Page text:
The 5-2 decision upheld the job termination of Gary Ross, who flunked a company drug test shortly after being hired at a telecommunications firm.

A state referendum that allows people to use medical marijuana with a physician’s recommendation are immune from some state criminal drug possession charges. But the state high court said such legal protection only goes so far.

“Nothing in the text or history of the Compassionate Use Act suggests the voters intended the measure to address the respective rights and duties of employers and employees,” wrote Justice Kathryn Mickle Werdegar. “Under California law, an employer may require pre-employment drug tests, and take illegal drug use into consideration in making employment decisions.”

The court agreed with RagingWire Telecommunications’ contention it had a right to fire Ross because any marijuana use is illegal under separate U.S. law. The company said its work across state borders could put it in legal jeopardy from federal labor standards involving the conduct and production of its work force.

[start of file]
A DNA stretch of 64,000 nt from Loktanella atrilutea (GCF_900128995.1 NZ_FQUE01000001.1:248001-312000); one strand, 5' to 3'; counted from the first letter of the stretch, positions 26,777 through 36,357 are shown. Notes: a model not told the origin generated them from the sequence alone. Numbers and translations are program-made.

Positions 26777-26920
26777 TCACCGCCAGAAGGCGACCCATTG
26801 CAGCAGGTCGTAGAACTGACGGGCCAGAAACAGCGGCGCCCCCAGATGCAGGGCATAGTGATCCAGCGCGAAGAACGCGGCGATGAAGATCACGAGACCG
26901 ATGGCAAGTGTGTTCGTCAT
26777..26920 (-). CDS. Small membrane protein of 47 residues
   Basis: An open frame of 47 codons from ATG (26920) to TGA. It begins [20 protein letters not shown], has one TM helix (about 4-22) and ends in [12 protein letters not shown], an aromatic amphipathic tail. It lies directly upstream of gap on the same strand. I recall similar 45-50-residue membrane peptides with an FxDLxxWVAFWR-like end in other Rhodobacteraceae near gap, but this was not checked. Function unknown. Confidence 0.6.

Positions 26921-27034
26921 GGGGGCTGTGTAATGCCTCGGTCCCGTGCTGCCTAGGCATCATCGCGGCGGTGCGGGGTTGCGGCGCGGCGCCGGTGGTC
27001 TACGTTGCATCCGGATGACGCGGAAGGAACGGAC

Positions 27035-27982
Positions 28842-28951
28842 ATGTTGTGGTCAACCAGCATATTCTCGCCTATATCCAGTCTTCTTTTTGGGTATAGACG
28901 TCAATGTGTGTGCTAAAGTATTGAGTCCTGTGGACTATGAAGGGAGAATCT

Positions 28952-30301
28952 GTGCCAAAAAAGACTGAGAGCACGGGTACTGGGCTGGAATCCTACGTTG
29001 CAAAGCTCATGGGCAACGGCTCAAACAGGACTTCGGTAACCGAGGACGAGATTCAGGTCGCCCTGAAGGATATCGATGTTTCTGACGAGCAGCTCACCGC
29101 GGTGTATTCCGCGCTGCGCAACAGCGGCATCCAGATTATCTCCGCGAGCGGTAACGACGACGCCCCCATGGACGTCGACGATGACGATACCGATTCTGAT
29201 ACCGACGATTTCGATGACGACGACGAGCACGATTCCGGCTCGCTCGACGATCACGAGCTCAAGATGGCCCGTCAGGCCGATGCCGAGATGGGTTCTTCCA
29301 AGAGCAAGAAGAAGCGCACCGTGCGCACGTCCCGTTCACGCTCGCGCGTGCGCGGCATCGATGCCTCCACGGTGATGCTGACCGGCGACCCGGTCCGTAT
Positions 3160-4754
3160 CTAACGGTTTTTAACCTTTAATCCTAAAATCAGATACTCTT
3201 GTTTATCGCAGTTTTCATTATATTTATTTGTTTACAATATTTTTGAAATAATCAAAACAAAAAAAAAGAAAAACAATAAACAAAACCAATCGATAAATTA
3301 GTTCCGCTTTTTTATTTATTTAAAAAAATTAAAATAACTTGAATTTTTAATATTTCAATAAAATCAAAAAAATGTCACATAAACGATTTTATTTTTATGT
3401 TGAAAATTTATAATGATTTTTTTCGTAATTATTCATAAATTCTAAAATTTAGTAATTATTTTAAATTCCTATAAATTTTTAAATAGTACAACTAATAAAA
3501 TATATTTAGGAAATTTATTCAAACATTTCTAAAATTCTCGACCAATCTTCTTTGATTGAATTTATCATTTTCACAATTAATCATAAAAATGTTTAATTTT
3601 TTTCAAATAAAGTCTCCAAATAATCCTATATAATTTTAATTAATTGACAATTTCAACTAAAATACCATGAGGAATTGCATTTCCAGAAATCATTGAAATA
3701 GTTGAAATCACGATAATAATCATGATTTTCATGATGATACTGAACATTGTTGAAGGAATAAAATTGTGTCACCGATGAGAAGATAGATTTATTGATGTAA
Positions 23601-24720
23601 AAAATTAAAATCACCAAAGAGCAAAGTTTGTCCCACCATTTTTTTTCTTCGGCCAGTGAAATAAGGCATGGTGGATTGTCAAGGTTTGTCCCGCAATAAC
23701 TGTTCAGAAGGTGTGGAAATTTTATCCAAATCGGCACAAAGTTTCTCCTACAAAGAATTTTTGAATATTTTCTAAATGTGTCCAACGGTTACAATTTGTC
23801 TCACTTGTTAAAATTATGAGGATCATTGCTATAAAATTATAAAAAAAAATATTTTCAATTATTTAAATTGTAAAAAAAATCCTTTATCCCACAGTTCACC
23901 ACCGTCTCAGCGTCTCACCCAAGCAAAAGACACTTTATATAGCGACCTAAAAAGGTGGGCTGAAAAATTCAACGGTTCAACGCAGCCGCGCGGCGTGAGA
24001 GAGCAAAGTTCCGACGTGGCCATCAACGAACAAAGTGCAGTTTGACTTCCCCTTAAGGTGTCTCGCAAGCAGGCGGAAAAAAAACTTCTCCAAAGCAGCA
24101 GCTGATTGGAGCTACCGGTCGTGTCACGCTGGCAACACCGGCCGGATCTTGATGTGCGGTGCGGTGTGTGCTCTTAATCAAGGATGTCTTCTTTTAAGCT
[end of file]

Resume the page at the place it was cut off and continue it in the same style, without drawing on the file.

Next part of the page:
The U.S. Supreme Court has said the Bush administration can prohibit the backyard cultivation of pot for personal use, because such use has broader social and financial implications.

A federal appeals court last March said medical marijuana users can be subject to arrest and confiscation of the material, under federal anti-drug laws.

The issue is being closely watched because of the obvious conflict between state and federal laws over the use of medical marijuana. Various courts have said the federal Controlled Substances Act does not violate state autonomy.

The latest case involves Ross’ back problems stemming from injuries sustained when he served in the U.S. Air Force. He received a physician’s recommendation to use pot in 1999 and presented a card certifying his use of the narcotic when he took the employment drug test in 2001.

Ross said his condition does “not affect his ability to do the essential functions of the job” his former employer hired him to do, according to his original complaint.

The Sacramento-based company said its no-tolerance policy applies to all workers, since potential “abuse of drugs and alcohol” could lead to “increased absenteeism, diminished productivity, greater health costs, increased safety problems, and potential liability to third parties,” according to the company’s lawyers.

Ross’ job performance was not at issue in the case.